Since it is early, we go out another trail by foot. Swat! Dangerous footing on board bridges, among rocks and cypress knees. Swat! Epidendrum floridense is still where I pointed it out on an HG-TV show about orchids. Ferns of many kinds, giant royal palms, campylocentrums, no sign of the bear. Swat! Off the trail and into a dense swamp, watch for ghost orchids! They're everywhere in here, but widely scattered, hard to see; and recent rains have battered the flowers. For now, we don't find them, yet we must be walking right by them. We reach the Picnic Logs, where on an earlier visit Michelle and I ate lunch, while the bear hid in the ferns and watched. Bletia (the new one, endemic here) and Liparis clumps sprout up on logs and stumps. A few meters away, in a wooded area known as The Cathedral, Epidendrum nocturnum, E. anceps, E. rigidum, Prosthechea pygmaea, P. cochleata, a new miniature Prosthechea species, plus ferns, bromeliads, and Peperomia cover the trees. Fifty orchid species grow in the Fakahatchee. At least half occur within 100 meters of this spot. Here's where Ursula had skinned her shin a couple of years ago. The blue water lily is all over the lake to our immediate right. But it is getting late, and we need to leave. Going out, Michelle finds one Polyrrhiza after another. I pass a small leaning tree that might bewhere a large ghost grows. No, can't find it. But what's this? Three clumps of the mystery Prosthechea, about 100 meters from previous finds. What's this just below them, on the back of the tree? Single thin leaf, no flowers. It may be Maxillaria parviflora, until now known in the USA by only a few plants that Roger Hammer found on one tree several miles away. Malaxis spicata is on several stumps. By now, those with a camera have about worn out the mechanism plus used up many rolls of film. We cut or collect nothing, except information, on our trips. SWAT! And bites. Swat! " Spray me, please." Swat!
We walk out, in a fine drizzle. Does it reduce the mosquitoes? Swat! No. We load our gear and ourselves into the two vans, drink some liquids, and start driving north, up the back roads to Michelle's. Within a quarter mile, the heavy thunderstorm finally hits. We drive the 22 miles in it. Almost there, in heavy traffic in a residential area, I am watching for a street number where I will turn. A large deer leaps out of a vacant lot on my right, crosses between cars doing 35 to 40 mph each way, leaps over palmettos and runs off across more vacant lots. No sign of the pigs, bear, coons, otter, gators, that share the suburb with humans.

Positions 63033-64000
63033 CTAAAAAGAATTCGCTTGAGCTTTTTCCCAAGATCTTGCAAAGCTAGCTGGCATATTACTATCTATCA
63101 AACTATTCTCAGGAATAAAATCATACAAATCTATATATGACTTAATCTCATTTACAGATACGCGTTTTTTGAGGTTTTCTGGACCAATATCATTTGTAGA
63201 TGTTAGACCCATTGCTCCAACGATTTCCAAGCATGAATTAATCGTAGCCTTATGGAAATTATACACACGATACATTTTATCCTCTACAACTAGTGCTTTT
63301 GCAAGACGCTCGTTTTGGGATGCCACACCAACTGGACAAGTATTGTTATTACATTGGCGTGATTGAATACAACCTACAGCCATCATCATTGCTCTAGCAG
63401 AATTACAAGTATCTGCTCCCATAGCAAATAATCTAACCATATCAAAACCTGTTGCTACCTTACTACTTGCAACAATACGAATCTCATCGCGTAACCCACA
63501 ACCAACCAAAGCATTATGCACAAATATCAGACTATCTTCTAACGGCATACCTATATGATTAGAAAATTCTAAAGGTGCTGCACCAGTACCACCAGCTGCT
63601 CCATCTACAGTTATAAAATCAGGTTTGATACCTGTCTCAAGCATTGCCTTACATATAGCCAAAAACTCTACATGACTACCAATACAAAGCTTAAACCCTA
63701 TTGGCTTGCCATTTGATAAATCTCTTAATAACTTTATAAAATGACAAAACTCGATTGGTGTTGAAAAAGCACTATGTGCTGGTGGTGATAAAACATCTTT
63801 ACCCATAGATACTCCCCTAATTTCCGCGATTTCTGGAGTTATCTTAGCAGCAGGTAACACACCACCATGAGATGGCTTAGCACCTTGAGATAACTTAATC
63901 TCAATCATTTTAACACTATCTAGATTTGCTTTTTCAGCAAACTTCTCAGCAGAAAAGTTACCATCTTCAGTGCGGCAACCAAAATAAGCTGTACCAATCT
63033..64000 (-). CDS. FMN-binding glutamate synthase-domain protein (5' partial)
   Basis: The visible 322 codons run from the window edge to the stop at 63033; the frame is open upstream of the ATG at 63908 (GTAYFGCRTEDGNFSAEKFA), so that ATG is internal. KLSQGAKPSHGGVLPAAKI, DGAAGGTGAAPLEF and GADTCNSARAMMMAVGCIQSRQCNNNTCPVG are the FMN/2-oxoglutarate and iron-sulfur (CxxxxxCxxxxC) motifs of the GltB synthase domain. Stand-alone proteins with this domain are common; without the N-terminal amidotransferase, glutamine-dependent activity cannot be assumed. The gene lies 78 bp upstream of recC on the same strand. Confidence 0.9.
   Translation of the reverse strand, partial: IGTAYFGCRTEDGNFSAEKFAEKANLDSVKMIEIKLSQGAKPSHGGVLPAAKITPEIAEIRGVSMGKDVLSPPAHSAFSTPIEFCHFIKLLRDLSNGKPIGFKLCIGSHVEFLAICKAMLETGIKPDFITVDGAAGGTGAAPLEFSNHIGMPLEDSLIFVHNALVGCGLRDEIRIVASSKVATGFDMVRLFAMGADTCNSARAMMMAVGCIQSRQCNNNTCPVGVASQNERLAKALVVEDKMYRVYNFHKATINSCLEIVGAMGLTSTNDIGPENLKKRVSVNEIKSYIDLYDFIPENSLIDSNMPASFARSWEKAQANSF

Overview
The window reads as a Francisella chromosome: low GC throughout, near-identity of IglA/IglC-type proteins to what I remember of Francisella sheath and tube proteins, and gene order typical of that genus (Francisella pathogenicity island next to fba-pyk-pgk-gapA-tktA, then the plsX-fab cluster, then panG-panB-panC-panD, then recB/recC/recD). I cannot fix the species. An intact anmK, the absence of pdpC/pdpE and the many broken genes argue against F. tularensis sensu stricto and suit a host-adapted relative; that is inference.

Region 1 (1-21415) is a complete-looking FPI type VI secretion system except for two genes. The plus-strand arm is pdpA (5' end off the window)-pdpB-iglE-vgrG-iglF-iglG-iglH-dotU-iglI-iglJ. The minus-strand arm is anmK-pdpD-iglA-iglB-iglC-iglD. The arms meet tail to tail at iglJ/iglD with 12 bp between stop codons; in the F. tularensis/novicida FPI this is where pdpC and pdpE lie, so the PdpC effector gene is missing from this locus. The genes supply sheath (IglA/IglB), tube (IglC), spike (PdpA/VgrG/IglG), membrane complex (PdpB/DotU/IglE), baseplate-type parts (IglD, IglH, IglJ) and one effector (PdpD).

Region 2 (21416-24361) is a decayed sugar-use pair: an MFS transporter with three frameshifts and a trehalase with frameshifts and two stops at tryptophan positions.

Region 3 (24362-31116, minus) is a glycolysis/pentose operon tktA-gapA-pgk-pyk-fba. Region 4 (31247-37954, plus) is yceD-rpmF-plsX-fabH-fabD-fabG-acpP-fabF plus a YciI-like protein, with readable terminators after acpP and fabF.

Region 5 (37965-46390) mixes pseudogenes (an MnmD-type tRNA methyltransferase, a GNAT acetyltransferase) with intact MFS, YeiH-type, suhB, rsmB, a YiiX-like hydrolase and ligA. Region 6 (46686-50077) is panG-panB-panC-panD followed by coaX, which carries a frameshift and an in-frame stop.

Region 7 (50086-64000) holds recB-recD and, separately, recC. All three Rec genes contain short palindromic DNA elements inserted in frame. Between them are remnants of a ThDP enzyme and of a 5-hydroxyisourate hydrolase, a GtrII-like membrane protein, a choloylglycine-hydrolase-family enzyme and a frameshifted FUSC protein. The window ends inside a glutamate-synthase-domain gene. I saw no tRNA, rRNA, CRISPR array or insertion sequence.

At the house we drink lemonade (cold!), use the rest room, talk about future plans, including possible Selby-Eckerd researches. Before I go inside, I sit on a riding mower to take off my muddy boots. Michele's two giant but harmless and happy dogs snatch my street shoes. Time for a game with their friend! No, I grab my shoes and put them on. The muddy boots go in a plastic bag, in the back of the car. The dogs are too smart to want anything to do with them. It is too rainy to walk around the 5-acre yard. Damian comes home, in a good humor, despite the rainout at his business.
We drive out their gate, my van leading the Selby van back to the nearby Interstate past endless construction sites. At Ft. Myers, I turn off, to buy gas and grab a bite. No, I'll finish a few potato chips, drink the tomato juice, and eat later. The Selby group is well ahead of me by now.
Across the Caloosahatchee, past Punta Gorda, across the Peace River, onto the long stretch of pineland, mile after mile with few exits, and those with few, if any, facilities. Something ahead. Blinkers, a small dark car way off the road in the palmettos, a wrecker trying to back up to it. Another car, police, several people, standing next to the rain slick road. I drive a mile. Another vehicle on the shoulder. This time it's a white van. I see women in hiking clothes, with blonde hair, standing off to the side. Brakes! I pull over, past their glowing warning triangles, and stop.
It is 6:3O pm. The right front tire of the Selby van blew suddenly, while in heavy traffic. Tracy controlled it and got off the road. They can't unlock the spare tire and no one brought a cell phone. Sheila has an AAAPlus card and writes down the license, etc. We record my mileage, and she and I head north in my van to find a phone. After 4 miles there is an exit but no businesses or anything. We go west towards the distant US-41. After 4 more miles, we spot a little golf driving range, with a bar and grille. She calls, gives the account. They tell her it is top priority, and the wrecker will arrive within half an hour. Easier than I thought, but we still have to go south, find an exit and turn back north to the Selby van. I remember a little paved cross-over, near where the car went into the woods. We pass the van and see the rest of our group standing there, with a Highway Patrol car blinking away, just ahead of the van about 100 meters. Odd, they usually pull up in back of a breakdown. I find the cross-over, we turn and soon are parked well off the road near the van. No trooper is standing there. He is with a Wildlife officer and a SWAT team––everyone waving rifles––in a small clearing just to our right. They arrest five men on drug smuggling charges. What if there had been a gun battle? Well, there wasn't. An hour passes. The sun is down, the bugs are out. Swat! Not too loud. What if the SWAT team is jumpy? No, they're professionals, but they search the area, perhaps for evidence, perhaps for more criminals? Swat! Swat! Swat! "ANY spray left?" "Sure." Swat!
Finally, the wrecker comes. The rain has caused accidents all over. In no time, he has the spare loose, switches the wheels, and away we go. I stop in Sarasota. The Selby van, with Tracy and Edit (who in Hungary has never seen anything like today), heads for town. The two Eckerd profs and I eat hamburgers. I arrive home at 11:20 pm. As predicted over dinner, a quick shower and into bed I go. On Sunday, between 3 am and 7 am, my yard fills with 6 inches of rain. Constant lightning flashes and loud thunder keep me awake. At least, I lay quietly stretched out in bed. I don't swat. I do itch. I have red bumps and spots, lots of them. Anyway, we didn't see any snakes all day, and nobody broke any bones. A pretty good day. Orchid hunting is really FUN!